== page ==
Cheyenne, WY – President Bush's rules for overtime pay are confusing many people around the country. The regulations went into effect a little less than a month ago and Charlie Rando with the Wyoming Department of Employment says he understands how they might cause some problems for employers. He says it's tough being an employer these days with all the rules changes to keep in mind. Rando says the best way to get information about the new rules is to contact the U-S Department of Labor offices in Casper or Salt Lake City.
Casper, WY – The Wyoming Game and Fish Department will ask landowners in Campbell County Tuesday for permission to hold a special elk hunt season this fall. The purpose is to test elk around the Rochelle Hills area for brucellosis. That's where two cattle tested positive for the disease. Game and Fish Director Terry Cleveland says the special hunt is needed because the hunt area where the cattle outbreak occurred is closed this year. Cleveland says landowner permission will be required because many public parcels of land are landlocked by private property.
Laramie, Wy – The investigation into the devastating crash on I-80 last month is over. And the findings do not place the blame with any of the drivers involved. The lead investigator, Lieutenant Kleif Guenther says his work found that in a matter of ten minutes 66 people and 36 vehicles were involved in the chain collision. But, he says no one is at fault though people were traveling too fast for the conditions.
Laramie, Wyoming – A Laramie group believes it has enough signatures to challenge an ordinance that would ban smoking in public places. The focus of the ordinance has been on the outlawing of smoking in restaurants and bars and the committee to protect free choice thinks that should be a business decision. Spokesman Joe Hageman says apparently a lot of non-smokers feel the same way. He says their petitions have a lot of non-smokers on them.
Riverton, WY – A fire apparently started by children playing with fireworks caused over a million dollars of damage south of Riverton over the weekend. The blaze destroyed dozens of cars and recreational vehicles on a sales lot, several outbuildings and thousands of tons of stacked hay. Riverton Fire Marshall Matt Lee says the fire began Saturday afternoon and was fanned by 35 mile an hour winds before fire crews were able to control it Sunday morning. He says crews did a good job of stopping the fire at the edge of Riverton's south side.
Wyoming – Three years ago this week, Clint Haskins drove drunk and ran into eight U-W athletes, killing all of them. Haskins was later sentenced to prison for the crime. Since that time he has spoken to groups, but has had limited media contact. Today he talks about the night of the crash with Wyoming Public Radio's Bob Beck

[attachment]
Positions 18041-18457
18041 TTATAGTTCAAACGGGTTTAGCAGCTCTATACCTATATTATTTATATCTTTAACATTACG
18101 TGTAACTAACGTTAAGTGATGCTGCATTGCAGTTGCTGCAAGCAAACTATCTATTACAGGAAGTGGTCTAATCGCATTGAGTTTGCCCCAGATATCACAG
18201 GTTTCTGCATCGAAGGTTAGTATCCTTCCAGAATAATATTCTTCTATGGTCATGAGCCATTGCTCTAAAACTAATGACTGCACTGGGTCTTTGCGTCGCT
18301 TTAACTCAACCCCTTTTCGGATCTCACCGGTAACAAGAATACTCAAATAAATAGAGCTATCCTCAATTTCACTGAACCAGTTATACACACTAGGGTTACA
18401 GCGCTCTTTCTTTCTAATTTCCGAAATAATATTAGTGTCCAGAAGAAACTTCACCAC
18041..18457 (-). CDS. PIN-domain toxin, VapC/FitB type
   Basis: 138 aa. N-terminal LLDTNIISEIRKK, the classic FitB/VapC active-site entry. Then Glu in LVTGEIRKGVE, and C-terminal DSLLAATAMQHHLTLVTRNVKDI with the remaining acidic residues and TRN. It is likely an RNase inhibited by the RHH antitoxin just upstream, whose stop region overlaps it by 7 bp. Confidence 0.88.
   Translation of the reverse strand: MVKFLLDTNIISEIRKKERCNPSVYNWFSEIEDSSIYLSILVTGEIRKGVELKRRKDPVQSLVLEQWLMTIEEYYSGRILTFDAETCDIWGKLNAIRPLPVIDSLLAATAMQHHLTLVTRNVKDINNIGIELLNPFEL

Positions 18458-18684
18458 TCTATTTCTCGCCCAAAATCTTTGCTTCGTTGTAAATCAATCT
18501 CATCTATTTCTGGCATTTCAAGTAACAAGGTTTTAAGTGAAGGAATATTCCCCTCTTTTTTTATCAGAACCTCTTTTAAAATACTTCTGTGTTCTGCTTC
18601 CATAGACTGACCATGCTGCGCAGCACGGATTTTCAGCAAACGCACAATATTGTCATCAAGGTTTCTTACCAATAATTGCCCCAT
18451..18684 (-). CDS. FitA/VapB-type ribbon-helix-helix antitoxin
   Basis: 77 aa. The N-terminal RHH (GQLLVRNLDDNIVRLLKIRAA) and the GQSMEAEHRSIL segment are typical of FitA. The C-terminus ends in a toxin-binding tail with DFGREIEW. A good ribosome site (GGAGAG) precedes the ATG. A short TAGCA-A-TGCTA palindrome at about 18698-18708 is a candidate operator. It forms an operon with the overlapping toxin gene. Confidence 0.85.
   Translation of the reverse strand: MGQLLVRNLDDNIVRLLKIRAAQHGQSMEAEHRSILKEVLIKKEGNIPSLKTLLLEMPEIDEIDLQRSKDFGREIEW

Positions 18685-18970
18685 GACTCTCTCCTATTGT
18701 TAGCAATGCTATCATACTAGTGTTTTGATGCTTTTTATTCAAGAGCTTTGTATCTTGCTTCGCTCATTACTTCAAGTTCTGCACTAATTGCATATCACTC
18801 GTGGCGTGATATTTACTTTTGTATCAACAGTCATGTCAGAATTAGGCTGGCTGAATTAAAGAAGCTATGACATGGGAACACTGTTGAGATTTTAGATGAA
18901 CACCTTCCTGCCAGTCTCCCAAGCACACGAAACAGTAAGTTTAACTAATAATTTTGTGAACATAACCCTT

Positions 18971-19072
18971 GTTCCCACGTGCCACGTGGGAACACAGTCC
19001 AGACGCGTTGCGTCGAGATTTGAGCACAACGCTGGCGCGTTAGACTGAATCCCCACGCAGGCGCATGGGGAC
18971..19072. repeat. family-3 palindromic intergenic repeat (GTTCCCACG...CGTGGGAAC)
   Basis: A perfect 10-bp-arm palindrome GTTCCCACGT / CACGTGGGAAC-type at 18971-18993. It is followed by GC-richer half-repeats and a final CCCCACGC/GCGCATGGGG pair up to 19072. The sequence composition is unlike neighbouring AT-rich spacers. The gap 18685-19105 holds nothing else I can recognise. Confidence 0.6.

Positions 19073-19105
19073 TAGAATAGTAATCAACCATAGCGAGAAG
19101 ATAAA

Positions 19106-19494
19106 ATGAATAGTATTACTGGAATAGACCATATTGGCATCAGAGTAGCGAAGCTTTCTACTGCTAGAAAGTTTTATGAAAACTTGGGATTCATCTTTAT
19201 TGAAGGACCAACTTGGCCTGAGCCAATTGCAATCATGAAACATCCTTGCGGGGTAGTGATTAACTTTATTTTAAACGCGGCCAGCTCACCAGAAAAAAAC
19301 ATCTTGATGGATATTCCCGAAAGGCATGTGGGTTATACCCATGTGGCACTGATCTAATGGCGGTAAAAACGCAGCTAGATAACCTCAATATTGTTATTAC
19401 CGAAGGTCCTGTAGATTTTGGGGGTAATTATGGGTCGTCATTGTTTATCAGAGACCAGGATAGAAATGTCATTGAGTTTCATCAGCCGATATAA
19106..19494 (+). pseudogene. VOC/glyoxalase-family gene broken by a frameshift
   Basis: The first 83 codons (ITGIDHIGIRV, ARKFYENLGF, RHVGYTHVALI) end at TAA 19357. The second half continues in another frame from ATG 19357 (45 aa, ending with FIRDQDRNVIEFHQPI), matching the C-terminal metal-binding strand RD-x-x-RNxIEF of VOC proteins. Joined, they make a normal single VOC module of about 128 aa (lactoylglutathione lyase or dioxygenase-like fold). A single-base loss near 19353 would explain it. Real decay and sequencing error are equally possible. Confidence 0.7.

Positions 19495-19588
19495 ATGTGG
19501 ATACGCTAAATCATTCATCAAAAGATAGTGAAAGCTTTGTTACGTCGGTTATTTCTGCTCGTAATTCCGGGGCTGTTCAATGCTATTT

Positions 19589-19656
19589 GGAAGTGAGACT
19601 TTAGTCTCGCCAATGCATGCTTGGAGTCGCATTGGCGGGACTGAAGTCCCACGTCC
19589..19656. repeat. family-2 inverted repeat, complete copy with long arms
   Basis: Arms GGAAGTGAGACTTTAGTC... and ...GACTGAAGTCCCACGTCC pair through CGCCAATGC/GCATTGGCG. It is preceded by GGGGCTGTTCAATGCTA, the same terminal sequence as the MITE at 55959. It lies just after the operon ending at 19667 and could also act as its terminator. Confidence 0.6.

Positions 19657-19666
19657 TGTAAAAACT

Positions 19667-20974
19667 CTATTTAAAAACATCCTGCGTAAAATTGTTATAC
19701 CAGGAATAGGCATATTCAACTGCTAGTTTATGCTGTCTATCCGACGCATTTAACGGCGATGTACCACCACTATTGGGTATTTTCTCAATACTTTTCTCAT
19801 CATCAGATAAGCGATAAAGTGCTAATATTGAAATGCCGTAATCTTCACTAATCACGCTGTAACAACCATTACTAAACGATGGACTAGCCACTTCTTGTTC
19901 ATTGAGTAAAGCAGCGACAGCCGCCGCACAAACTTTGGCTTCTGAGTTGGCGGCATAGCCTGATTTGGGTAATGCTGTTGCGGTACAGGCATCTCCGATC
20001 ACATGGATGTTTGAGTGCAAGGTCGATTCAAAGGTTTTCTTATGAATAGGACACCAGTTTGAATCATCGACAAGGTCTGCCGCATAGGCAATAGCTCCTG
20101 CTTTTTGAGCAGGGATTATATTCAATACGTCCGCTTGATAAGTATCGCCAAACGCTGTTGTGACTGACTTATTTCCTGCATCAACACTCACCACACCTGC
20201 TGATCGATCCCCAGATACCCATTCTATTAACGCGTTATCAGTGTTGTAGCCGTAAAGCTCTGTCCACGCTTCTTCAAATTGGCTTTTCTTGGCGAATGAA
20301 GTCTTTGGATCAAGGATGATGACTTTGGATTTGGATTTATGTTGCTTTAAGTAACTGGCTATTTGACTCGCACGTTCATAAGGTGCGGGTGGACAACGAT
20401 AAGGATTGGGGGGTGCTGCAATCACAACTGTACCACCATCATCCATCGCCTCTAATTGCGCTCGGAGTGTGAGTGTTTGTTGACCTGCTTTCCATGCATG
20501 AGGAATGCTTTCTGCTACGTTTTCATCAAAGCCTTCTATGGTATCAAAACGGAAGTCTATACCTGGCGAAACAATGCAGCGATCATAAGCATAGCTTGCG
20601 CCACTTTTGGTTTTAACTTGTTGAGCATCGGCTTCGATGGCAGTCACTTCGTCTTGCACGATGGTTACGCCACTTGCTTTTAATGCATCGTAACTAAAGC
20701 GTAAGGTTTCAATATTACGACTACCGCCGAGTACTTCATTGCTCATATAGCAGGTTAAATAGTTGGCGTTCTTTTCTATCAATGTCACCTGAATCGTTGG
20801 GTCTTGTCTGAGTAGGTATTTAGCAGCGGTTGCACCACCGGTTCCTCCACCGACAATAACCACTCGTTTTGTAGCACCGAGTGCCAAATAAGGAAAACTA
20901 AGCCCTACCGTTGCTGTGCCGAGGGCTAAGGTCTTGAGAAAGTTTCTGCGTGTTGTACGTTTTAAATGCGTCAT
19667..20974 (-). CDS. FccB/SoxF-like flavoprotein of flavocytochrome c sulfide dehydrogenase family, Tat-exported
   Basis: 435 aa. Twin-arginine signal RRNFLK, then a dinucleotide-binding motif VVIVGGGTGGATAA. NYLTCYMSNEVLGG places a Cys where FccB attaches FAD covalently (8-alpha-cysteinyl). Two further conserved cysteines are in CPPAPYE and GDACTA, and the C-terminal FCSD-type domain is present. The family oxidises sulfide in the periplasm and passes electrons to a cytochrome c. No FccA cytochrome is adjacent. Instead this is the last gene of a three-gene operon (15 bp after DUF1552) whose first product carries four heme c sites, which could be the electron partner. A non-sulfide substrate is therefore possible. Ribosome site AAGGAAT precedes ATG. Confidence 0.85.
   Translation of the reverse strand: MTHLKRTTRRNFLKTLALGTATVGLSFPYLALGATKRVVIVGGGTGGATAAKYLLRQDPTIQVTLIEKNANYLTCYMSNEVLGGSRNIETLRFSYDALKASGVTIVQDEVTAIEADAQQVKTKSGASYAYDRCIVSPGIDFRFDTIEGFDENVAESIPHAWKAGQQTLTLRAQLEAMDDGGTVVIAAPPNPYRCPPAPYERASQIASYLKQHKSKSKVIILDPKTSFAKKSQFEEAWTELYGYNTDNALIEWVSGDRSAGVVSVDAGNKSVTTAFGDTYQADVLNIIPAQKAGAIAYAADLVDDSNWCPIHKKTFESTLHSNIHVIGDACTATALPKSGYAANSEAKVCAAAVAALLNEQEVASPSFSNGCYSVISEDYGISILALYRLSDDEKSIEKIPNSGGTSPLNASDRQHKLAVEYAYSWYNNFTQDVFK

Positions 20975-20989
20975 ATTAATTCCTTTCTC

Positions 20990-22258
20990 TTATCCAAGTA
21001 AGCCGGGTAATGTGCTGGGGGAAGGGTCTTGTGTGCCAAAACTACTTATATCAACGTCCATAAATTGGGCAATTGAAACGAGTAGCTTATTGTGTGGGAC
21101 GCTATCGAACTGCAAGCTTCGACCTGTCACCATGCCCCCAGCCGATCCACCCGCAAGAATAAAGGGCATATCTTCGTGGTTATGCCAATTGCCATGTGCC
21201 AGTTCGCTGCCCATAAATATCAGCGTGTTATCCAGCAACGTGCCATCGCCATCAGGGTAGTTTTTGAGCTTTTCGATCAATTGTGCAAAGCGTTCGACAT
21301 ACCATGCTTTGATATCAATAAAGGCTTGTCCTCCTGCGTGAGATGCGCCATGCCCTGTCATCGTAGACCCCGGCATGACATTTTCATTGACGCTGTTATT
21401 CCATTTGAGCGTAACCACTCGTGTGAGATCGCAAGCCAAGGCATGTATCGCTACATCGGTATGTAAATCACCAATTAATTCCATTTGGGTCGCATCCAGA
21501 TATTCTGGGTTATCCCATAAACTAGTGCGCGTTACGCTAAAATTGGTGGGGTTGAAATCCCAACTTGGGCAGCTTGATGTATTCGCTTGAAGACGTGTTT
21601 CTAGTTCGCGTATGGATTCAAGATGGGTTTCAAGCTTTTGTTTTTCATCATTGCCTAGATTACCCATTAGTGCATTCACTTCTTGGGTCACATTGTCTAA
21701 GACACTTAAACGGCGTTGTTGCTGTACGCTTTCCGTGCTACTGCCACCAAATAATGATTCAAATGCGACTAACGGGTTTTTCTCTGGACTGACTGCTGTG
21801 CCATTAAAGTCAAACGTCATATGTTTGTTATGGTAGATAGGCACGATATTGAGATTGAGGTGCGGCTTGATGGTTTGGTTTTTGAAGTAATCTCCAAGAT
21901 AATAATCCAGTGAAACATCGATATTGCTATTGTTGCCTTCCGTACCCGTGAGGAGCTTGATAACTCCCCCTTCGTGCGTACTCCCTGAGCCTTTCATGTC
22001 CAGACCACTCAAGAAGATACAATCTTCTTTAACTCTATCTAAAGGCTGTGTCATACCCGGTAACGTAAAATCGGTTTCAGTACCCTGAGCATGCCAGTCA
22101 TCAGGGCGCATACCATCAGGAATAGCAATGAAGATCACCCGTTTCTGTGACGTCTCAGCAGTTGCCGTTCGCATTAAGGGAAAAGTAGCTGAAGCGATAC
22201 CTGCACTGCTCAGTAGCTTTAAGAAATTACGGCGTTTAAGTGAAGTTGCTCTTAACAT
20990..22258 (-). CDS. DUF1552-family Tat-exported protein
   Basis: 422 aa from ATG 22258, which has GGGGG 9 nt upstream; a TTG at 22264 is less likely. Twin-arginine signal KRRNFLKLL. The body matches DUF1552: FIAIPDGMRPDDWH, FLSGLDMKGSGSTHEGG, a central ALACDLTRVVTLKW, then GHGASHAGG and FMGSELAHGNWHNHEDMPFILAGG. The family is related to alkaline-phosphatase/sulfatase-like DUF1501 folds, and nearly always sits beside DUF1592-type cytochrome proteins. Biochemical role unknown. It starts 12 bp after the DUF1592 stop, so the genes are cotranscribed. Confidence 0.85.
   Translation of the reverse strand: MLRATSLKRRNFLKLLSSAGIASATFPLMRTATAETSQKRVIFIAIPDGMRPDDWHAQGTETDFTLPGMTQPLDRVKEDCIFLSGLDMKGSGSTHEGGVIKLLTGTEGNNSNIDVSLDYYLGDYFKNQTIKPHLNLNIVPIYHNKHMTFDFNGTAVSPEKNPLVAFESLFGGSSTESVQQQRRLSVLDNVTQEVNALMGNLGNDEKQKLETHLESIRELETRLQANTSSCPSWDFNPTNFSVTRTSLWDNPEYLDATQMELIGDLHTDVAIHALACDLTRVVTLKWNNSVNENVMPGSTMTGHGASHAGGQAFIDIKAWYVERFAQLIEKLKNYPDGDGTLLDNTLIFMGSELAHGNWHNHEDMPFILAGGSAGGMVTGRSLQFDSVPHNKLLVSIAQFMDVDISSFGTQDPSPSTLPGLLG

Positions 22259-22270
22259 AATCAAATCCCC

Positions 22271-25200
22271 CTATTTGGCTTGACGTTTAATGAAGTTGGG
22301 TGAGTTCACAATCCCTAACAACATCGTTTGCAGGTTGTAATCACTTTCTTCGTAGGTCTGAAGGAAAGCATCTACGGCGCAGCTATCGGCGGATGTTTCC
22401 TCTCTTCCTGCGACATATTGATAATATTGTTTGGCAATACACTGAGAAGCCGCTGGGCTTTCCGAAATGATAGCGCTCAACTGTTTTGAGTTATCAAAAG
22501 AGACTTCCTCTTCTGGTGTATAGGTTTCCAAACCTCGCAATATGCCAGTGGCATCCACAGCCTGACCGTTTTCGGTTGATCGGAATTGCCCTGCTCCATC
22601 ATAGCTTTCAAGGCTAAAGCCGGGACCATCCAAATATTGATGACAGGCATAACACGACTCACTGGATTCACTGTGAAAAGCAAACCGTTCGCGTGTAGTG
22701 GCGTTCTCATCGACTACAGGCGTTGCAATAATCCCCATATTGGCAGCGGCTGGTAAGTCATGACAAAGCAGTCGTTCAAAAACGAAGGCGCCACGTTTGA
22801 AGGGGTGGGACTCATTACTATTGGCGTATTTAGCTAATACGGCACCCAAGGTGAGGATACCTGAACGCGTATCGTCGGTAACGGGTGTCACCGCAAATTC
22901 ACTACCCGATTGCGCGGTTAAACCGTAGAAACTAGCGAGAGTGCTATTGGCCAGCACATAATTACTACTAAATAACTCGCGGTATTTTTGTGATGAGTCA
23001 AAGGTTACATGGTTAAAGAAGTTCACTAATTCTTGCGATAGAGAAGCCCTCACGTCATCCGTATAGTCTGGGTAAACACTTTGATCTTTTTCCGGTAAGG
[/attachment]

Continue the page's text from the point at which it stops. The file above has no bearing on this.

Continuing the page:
Laramie, Wy – Most of the residents of Fremont County and the Wind River Reservation will soon be connected to the rest of the world by fiber optics. The Marketing Director for Dubois Telephone, Bill Guthrie, says this will bring down costs for telephone customers and give Internet users a better connection. He says this will allow schools and businesses to do video streaming. Guthrie says the fiber optic should be operational around the beginning of the New Year. He says it will help attract people that like the area and want to run businesses out of their homes.
Jackson, WY – The Wyoming Brucellosis Coordination Team took up the sticky issue of elk feedgrounds during its' 8th meeting in Jackson. The majority of the panel was willing to experiment with closing feedgrounds, but there was concern about dramatic loss in elk numbers and impacts to ranchers. One preliminary recommendation calls for the Game and Fish Department to continually evaluate each feedground and look for chances to phase-out or modify them. Task Force Chair and University of Wyoming College of Agriculture Dean Frank Galey likes the recommendation because of its' flexibility.
Douglas, Wy – The only general surgeon in the town of Douglas, Dr. Robert Ratcliff, plans to move his practice to Casper this fall. Too much time on call and the types of surgeries Ratcliff has been doing are the main reasons for his departure. That's according to Tom Nordwick, administrator of Memorial Hospital of Converse County. Ratcliff is a colon-rectal surgery specialist but has been doing many basic procedures in Douglas. He hopes to shift his attention to more complicated cases after moving his practice to Wyoming
Big Horn, Wy – A Big Horn man needed a little help to fight off a mountain lion this week. The unnamed man was attacked on his property near Little Goose Creek around four in the afternoon. When he spotted the lion, it was ten feet away and eventually charged him. He hit it with a shovel, and shouted for help. A neighbor helped him, and later authorities killed the lion. Game and Fish Spokesman Warren Mischke says people always need to fight back against a Lion.
Laramie, WY – University of Wyoming Head Coach Joe Glenn says Corey Bramlet is his starter. After last Saturday's 31-to-nothing loss to Texas A-and-M, Glenn hinted the quarterback job was open to competition. But now Glenn says Bramlet will start when U-W returns to action September 25th to play Ole Miss at War Memorial Stadium. The coach says he has confidence Bramlet can run the Cowboy offense.
Laramie, Wyoming – Wyoming law enforcement officials are pleased with the results of the states Amber Alert system. It was activated again Wednesday and a motorist did find the car authorities were looking for and a young girl was retrieved. Amber co-ordinator Tim Olsen says it's the second time their has been a statewide alert in the state, and both have led to resolutions. From what he can tell, the media and law enforcement worked well together on this. Olsen is not aware of fine-tuning that needs to be done.